Community Research and Development Information Service - CORDIS

Periodic Report Summary 1 - X-TALK (Investigation of the cross-talk between innate and adaptive immunity)

The vertebrate immune system has long been considered to be a bipartite entity encompassing two independent and isolated arms: innate immunity, providing the first line of defense, and adaptive immunity, triggered at a later stage and responsible for immunological memory. However, there is now cumulative evidence that these two arms are intimately linked and can modulate each other. Yet several of the mechanisms underlying the communication pathways between innate and adaptive immune cells are still elusive.
The goal of this project is to investigate how two defined cell types of the innate immune system may differentially regulate adaptive immune responses depending on the inflammatory environment, i.e. during conditions of infectious versus sterile (or non-infectious) inflammation. In particular, we have used different mouse models to investigate the function of plasmacytoid dendritic cells (pDCs) and natural killer (NK) cells – both innate immune effectors – for the priming (or activation) of (adaptive) antigen-specific T cells during sterile inflammation and upon infection with a model pathogen. We demonstrated the role of pDCs in modulating the activation of NK cells, dependent on the functionality of molecules involved in pathogen sensing. In addition, we have revealed a novel role of a pro-apoptotic Tumor necrosis factor family member in regulating NK cell function and adaptive immune response. Taken together, our research has uncovered novel immunomodulatory mechanisms involved in pathogen control, tumor surveillance and immunopathology, which are of clinical relevance. In addition to this scientific progress, I have also managed to establish a functional laboratory currently comprising one postdoctoral fellow, two PhD students – all supported by third party money – as well as one MSc student and a technician. Furthermore, I plan to hire two additional laboratory members within the next few months, also salaried using third party money. Since my start as an independent P.I., I have as a main applicant raised a total of more than 1.5 million CHF in funding for my research. I have also received two equipment grants and some of my staff were able to secure several fellowships. I have built a solid scientific network for collaborations with several groups and clinicians in Switzerland as well as with an industrial partner. I am a regular lecturer of several classes, tutorials and practical workshops for medical and biology students. I also act as coordinator and organizer of a course on histology and general pathology for biomedical and cell biology students. I supervise BSc, MSc and PhD students. I am also a member of the Expert Commission of the Graduate School for Cellular and Biomedical Sciences of the University of Bern, thereby mentoring or co-advising about 15 PhD students. Lastly, I recently published two peer-reviewed manuscripts as a senior author.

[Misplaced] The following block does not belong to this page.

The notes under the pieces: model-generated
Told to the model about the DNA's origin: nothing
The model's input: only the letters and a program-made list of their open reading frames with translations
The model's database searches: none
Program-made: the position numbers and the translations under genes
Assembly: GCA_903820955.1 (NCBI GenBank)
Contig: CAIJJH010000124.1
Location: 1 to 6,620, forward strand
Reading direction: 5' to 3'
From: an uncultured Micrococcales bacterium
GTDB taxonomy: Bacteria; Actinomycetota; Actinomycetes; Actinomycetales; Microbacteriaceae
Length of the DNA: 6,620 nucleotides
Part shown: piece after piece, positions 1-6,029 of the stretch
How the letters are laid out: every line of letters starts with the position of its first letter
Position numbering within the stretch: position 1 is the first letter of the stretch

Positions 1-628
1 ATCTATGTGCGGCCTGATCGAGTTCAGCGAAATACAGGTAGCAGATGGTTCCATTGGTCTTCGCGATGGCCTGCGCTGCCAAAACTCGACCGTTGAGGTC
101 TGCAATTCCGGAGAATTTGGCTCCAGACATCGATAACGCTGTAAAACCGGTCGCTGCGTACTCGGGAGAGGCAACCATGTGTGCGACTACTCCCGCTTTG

A German version is available for my group website, with a short lay summary of our research projects, including the current project. An English version of this website will be available in a few weeks:

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Life Sciences
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